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Los Angeles Traffic

My off-beat destination today is: The LA Freeway.

I’ve spent quite a bit of time driving on the LA Freeway this week and I’ve decided it’s an important destination for anyone who wants to understand the city.

Los Angeles is culturally diverse (more on that in my next post: “Around The World In An LA Prius”). With 140 cultures and 224 languages spoken, I wonder why there’s no ten-year civil war between warring ethnic factions. Something must bind Angelenos together.

Unlike other places where chit-chat can begin with complaints about the weather, Angelenos have no such luxury. That conversation would go nowhere. “Pretty sunny out today, wouldn’t you say? Yep. Nice cool breeze too. Yep.” See what I mean? It doesn’t strike up a conversation between strangers.

As a Danish friend of mine once noted, no matter what paradise you may inhabit, “It’s human nature to complain.” Fortunately, Angelenos have a viable complaint alternative that has been around for decades: the traffic.

The short-term visitor might try to integrate, but generally will fail. Visitors may note to an Angeleno:

  • The unspoken speed limit around here must be 80 miles per hour when the roads are clear!
  • Geez, you pay up the nose for parking everywhere.
  • I’d rather spend all day falling from the Tower of Terror than make a left turn.

All those statements only prove one thing to an Angeleno: that you don’t live here.

Like people in many other cities in the world who want to bathe in the lap of leisure, Angelenos are in a hurry, hurry to get there. So the problem is not that they live in a city of 3.8 million people and have no viable transportation alternative to driving, but simply that there’s just too many cars on the road.

Talk at the cafes, restaurants, and in the shops most often revolve around the best route to get from one place to another. And there’s a way all Angelenos talk about that: they use “the” in front of all freeway names, and freeway names only have a number: “the ten,” “the four-o-five,” etc.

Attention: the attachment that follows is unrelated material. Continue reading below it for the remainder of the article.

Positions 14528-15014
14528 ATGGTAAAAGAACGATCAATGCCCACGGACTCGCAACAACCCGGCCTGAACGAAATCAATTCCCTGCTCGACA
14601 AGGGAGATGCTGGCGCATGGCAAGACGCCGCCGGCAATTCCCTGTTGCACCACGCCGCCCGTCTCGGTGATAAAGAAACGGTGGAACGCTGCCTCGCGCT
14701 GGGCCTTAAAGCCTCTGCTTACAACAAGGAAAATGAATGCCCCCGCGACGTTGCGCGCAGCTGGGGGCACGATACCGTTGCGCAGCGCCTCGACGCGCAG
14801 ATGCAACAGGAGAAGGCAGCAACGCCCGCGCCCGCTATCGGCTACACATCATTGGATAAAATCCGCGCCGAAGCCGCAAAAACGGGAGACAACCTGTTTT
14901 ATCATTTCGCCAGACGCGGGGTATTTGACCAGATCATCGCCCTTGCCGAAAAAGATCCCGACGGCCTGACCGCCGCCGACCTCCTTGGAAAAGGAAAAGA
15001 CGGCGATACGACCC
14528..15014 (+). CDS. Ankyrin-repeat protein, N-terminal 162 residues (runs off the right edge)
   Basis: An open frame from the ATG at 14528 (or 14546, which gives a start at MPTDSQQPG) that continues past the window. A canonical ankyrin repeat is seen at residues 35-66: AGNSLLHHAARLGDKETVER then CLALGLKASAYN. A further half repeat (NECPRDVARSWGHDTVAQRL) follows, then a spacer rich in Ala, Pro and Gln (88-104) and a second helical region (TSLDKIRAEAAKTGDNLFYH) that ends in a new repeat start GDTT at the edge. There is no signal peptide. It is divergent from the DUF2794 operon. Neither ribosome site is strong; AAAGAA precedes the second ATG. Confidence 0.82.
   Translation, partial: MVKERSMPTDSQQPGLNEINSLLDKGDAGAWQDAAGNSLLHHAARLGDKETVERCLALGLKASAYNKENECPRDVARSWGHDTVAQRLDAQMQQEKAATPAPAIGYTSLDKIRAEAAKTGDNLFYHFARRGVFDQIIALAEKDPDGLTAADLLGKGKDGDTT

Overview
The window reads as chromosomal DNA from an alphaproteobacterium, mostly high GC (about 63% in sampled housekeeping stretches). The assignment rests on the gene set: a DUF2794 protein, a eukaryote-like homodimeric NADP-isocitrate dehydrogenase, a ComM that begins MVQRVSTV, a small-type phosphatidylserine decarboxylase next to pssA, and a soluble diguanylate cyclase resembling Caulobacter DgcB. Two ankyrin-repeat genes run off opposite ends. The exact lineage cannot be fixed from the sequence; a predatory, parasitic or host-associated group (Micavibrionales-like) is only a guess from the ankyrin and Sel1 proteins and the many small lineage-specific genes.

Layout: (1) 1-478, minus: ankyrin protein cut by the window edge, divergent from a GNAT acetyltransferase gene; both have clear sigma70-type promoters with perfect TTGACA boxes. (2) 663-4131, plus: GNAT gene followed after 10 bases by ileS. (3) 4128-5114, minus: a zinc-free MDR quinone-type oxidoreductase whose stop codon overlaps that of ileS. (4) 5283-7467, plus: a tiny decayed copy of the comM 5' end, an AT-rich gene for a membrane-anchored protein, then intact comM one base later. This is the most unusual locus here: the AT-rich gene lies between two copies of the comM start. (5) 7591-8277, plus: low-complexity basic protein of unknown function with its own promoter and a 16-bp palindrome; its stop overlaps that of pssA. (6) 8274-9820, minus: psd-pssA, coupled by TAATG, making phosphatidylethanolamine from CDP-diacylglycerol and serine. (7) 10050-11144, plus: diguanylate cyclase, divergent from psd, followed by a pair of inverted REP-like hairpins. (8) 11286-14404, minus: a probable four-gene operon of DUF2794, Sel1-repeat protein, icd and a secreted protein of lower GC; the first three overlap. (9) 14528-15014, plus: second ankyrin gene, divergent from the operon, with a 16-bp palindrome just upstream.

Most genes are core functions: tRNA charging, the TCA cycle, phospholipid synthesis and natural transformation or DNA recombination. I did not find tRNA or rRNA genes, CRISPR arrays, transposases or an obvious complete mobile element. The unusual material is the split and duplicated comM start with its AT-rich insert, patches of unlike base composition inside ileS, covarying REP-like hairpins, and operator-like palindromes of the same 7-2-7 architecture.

A summarized traffic history might be appropriate. In the 1950’s, Los Angeles had a grand plan to build a comprehensive rail system. General Motors came along and said they would take over the project. GM then dug up all the rails that had already been built, which effectively forced Angelenos to buy cars.

By the 1970’s, the population had swelled and all those cars on the road created an ever present smog throughout the city with an accompanying stench. This didn’t lead to public transportation, but rather to stricter smog checks on cars that helped the city quite bit. Smog is less of an issue among Angelenos today.

While driving along the freeway, it’s easy to notice that the public service messages of going green also helped: fewer SUV’s are on the road now than were on the road seven years ago. More people have chosen to drive a Prius or smaller Japanese cars.

This is precisely why the LA freeways should be a choice destination for any tourist. The LA freeways are where all the cultures and languages congregate to glance at the ever present hollywood advertisments for the latest movie release that might go internationally viral. And then, there are the public service messages that call out:

  • Cigarettes kill several thousands of people everyday.
  • You wouldn’t eat 25 packs of sugar, so why drink it?
  • Child missing! Look out for this license plate and call the police…
  • Don’t drink and drive.
  • 50 cents can save a child’s life in Africa.

The plea for civic consciousness along the freeways can also be seen through murals. LA wants to become the international capital of street art and murals regularly portray the diversity of city faces as well as messages such as: “Jobs, Not Jail.”

Perhaps the public service messages and movie advertisements create a bond. Or perhaps people don’t care either way and the LA freeways provide an outlet to complain. Any native can get off the ramp and tell the next guy in the street: “the one-o-one is hell today.” They’ll get a compassionate nod, or at least a dizzying dose of street name alternatives.

Drive the freeway. You’ll “get” LA.

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